Nutrients for Life Canada has prepared these e-lessons for learning at home. These lessons can be used by parents or teachers.
The apple is used to model the Earth. Students learn that just 1/32 of the earth surface is devoted to farmland. They discuss what sacrifices may be needed to feed a larger population. The activity demonstrates how we as a society use land. The amount of land on Earth stays the same, so as the world's population gets larger, it becomes even more important that we make wise decisions about how it is used.
Plants remove water and nutrients from the soil through the plant's root system. Some nutrients move into root cells from the soil by diffusion and others by an energy- requiring process (active transport). This diffusion activity represents one-way movement of dissolved nutrients into the plant roots.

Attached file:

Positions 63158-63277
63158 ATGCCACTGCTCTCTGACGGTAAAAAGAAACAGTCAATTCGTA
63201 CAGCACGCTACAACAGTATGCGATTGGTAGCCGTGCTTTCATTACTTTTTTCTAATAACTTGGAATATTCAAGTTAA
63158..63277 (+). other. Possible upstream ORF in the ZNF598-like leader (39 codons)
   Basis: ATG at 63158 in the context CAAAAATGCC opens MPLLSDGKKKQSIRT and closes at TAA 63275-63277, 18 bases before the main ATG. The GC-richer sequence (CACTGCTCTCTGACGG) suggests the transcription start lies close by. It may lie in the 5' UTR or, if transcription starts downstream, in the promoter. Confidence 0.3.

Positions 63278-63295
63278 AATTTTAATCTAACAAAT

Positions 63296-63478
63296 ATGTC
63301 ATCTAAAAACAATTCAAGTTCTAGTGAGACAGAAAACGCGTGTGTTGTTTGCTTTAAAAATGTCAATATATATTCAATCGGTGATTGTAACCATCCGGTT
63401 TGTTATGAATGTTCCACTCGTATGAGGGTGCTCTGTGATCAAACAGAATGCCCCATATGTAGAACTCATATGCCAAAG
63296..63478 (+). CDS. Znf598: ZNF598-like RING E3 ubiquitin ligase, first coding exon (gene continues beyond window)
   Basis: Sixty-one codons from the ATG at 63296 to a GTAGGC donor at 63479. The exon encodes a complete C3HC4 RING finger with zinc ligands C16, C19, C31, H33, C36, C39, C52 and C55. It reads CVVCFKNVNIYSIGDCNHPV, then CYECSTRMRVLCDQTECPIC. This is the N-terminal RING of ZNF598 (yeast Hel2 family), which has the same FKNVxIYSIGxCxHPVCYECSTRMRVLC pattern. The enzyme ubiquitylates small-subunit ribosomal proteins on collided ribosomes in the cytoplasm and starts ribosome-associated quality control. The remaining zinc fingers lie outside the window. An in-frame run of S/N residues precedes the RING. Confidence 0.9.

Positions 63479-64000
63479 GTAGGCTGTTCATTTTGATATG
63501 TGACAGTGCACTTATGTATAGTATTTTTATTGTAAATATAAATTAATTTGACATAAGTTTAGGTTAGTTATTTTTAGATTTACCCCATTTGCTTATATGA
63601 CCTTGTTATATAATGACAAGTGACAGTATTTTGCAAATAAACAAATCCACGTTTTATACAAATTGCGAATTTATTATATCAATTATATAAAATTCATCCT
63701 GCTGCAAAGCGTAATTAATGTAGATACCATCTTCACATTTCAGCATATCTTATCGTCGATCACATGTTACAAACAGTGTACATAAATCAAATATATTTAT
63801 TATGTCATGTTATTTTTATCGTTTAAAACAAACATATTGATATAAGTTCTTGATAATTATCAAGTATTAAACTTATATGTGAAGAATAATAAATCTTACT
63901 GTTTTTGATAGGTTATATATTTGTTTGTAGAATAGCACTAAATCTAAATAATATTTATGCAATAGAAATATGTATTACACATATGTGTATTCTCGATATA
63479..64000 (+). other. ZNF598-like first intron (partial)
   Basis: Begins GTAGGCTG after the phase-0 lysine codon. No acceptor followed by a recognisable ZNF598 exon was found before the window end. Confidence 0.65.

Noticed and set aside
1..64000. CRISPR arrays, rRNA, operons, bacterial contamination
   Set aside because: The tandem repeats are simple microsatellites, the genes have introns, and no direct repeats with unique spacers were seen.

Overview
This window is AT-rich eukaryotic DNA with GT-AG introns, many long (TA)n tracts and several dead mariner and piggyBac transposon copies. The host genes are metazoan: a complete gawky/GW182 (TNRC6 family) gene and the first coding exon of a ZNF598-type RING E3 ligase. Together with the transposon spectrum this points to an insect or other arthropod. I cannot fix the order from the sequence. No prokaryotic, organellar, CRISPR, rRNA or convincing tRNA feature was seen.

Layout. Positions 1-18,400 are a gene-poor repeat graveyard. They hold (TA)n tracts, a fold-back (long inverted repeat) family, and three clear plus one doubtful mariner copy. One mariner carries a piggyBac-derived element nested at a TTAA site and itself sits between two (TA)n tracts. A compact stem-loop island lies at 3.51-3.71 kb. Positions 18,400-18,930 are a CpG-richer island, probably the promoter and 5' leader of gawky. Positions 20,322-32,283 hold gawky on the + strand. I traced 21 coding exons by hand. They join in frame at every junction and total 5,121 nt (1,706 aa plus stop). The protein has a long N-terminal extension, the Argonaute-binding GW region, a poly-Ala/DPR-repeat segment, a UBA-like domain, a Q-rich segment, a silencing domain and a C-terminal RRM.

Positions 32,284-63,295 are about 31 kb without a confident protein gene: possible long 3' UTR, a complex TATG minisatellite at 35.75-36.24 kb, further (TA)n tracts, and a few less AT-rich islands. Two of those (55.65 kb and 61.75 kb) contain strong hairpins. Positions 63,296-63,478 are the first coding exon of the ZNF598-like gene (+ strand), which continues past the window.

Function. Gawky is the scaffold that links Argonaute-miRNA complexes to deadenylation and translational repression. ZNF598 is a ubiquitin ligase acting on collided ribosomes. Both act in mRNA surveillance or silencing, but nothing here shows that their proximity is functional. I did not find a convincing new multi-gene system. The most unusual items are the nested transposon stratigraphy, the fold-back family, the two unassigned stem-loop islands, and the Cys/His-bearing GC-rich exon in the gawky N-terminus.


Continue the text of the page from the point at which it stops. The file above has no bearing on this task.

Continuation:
This activity demonstrates transport of water through the XYLEM VESSELS by using celery and food colouring.
It doesn’t matter if it’s corn in Ontario, peaches in British Columbia, potatoes in Prince Edward Island, or canola in Saskatchewan, every plant needs three main nutrients to survive. With this lesson students will learn the importance of nitrogen, phosphorus, and potassium. Healthy soil = healthy plants and healthy plants = healthy people
Soil is made up of different particles that are categorized into three groups – sand, silt, and clay. Sand has the largest particles and clay has the smallest particles. Most soils are a combination of the three groups. The relative percentages of sand, silt, and clay are what give soil its texture.
Not all soil is the same. Even soil that looks similar can be very different. Soils contain different properties and different nutrients that plants use. This activity looks closely at differences you can see in the soil, including organic and inorganic material.
Nutrients for Life is supported by: